THE HOW AND THE WHY OF TEACHER RECOMMENDATIONS
Most colleges require recommendations from guidance counselors and teachers in order to have a clearer picture of the applicant beyond the transcript, GPA and test scores. Because they are forming a freshman class for the college community it is important to know more about a student's character, personality, level of intellectual curiosity, maturity, degree of class participation and other characteristics that are not apparent by the raw data of the application.
The Common Application form states it best in its tips to counselors and teachers: "Please feel free to write whatever you think is important about this student, including a description of academic and personal characteristics. We are particularly interested in the candidate's intellectual promise, motivation, relative maturity, integrity, independence, originality, initiative, leadership potential, capacity for growth, special talents, and enthusiasm. We welcome information that will help us to differentiate this student from others."
The recommendations are very time consuming to write and require a knowledge and ability to convey information about the student beyond just having him or her in class. How do you go about choosing that teacher who will write a strong recommendation for you? Here are a few suggestions from "101 Tips for College Bound Students" by Jacobs and Reiter:
1. Ask a teacher from an academic course in the 11th (preferably) or 12th grade. (You have changed and grown since you were a freshman. I recommend to juniors that they ask that 11th grade teacher now at the end of the year, rather than waiting until next fall.)
2. Choose a teacher who will have something good and meaningful to write about you. (You will improve your chances of receiving a positive recommendation and one that will touch upon things about you that are of interest to the college.)
3. Pick a teacher who knows you well. (A good reason to pick a teacher who has had you in class a whole year, rather than a senior year teacher who may have you as a student for only a few months.)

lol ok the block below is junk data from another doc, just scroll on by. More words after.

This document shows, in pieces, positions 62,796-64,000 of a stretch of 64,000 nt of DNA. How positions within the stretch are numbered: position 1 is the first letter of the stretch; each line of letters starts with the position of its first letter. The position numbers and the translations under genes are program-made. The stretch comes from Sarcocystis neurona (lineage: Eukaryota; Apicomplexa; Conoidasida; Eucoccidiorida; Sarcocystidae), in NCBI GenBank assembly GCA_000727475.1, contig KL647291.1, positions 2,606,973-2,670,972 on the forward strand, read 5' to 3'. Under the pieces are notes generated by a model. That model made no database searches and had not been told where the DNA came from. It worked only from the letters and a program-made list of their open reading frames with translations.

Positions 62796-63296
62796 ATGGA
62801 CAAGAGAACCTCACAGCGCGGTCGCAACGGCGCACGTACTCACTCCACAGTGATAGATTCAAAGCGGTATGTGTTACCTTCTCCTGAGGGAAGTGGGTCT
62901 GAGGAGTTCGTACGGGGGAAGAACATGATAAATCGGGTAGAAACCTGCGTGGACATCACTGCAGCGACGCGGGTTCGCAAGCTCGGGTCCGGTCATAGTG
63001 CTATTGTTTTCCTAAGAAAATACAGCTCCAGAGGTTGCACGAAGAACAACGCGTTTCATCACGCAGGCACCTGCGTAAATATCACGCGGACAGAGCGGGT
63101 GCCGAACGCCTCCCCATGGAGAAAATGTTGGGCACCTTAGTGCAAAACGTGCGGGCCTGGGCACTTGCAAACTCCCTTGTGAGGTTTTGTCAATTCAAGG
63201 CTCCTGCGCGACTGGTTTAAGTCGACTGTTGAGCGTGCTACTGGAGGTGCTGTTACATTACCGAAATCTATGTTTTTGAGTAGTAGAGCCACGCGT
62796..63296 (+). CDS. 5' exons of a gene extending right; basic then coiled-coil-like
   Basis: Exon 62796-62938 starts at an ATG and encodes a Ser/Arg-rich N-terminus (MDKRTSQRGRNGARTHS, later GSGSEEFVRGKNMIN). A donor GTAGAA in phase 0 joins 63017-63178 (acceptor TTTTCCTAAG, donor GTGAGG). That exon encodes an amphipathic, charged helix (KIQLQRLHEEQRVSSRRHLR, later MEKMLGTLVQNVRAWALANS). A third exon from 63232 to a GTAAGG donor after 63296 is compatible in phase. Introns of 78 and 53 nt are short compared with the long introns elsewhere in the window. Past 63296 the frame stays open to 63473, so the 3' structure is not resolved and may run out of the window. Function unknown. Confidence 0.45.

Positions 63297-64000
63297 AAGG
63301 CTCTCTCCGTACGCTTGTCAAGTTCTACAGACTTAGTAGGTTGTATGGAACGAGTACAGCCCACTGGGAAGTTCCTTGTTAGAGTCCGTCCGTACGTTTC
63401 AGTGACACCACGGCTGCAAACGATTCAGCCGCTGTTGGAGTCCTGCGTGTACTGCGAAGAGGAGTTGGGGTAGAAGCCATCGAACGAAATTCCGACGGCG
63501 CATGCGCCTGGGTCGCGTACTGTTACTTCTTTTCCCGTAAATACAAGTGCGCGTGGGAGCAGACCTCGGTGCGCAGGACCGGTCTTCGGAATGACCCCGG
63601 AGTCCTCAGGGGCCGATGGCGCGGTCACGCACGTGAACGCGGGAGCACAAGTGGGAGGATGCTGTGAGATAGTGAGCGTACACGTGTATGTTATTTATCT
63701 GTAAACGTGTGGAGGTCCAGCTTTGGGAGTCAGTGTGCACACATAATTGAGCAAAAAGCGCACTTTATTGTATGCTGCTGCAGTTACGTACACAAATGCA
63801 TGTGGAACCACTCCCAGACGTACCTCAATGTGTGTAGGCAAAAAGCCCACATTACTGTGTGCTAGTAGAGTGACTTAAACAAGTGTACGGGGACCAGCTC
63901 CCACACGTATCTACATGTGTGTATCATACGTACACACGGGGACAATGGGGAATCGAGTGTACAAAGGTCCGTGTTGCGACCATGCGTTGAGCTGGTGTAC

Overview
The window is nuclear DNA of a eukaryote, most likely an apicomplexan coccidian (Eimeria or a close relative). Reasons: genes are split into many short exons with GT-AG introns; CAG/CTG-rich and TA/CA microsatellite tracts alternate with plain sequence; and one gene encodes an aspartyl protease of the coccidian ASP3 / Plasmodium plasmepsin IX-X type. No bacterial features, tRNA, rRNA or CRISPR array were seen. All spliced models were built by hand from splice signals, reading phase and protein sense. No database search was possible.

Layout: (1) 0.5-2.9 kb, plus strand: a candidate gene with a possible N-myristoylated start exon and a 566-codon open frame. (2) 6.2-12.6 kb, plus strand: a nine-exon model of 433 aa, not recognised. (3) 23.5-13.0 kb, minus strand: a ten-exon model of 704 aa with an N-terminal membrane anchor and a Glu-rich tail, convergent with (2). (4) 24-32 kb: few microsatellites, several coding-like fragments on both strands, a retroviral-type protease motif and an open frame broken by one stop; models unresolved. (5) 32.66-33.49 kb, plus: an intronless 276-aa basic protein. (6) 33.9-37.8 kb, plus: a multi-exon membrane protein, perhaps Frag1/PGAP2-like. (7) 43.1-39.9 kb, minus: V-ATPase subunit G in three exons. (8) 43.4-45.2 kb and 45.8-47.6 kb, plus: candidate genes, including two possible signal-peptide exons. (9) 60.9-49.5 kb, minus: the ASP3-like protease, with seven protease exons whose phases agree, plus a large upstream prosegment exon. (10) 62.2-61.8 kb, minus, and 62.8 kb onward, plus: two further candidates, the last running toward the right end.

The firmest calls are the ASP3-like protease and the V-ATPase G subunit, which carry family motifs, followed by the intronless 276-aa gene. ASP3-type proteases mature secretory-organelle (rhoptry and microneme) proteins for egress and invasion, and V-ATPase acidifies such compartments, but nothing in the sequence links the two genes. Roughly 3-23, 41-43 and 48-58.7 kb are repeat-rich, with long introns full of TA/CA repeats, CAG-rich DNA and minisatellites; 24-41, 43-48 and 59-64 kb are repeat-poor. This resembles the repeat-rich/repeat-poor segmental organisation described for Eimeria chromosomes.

4. Make your request far enough in advance; do not wait until the last minute. (Teachers are very busy people and may only have time to write for a limited number of students. Teachers with a reputation for writing thorough letters will fill up fast - be the first in line.)
5. Meet with the teacher. (Don't ask the teacher in the hallway on the run. Make an appointment to discuss your goals, your special interests and activities and where you are applying. Have a resume prepared in case the teacher doesn't have a questionnaire to hand out.)
6. Send a thank you note when the recommendation is completed. (This is a common courtesy that you should extend to all the people who will help you with your college quest.)
A word about sending more recommendations than the school requests: do this if, and only if, that extra recommendation can be unusually strong and written by a person who personally knows you. An extra recommendation can set you apart from the thousands of students who have glowing recommendations, fabulous test scores and a mind boggling GPA, but not if it comes from some far off alumnus who knows your parents, a well known politician who wouldn't know you if you sat down next to him, or for heaven sake - not your parents!
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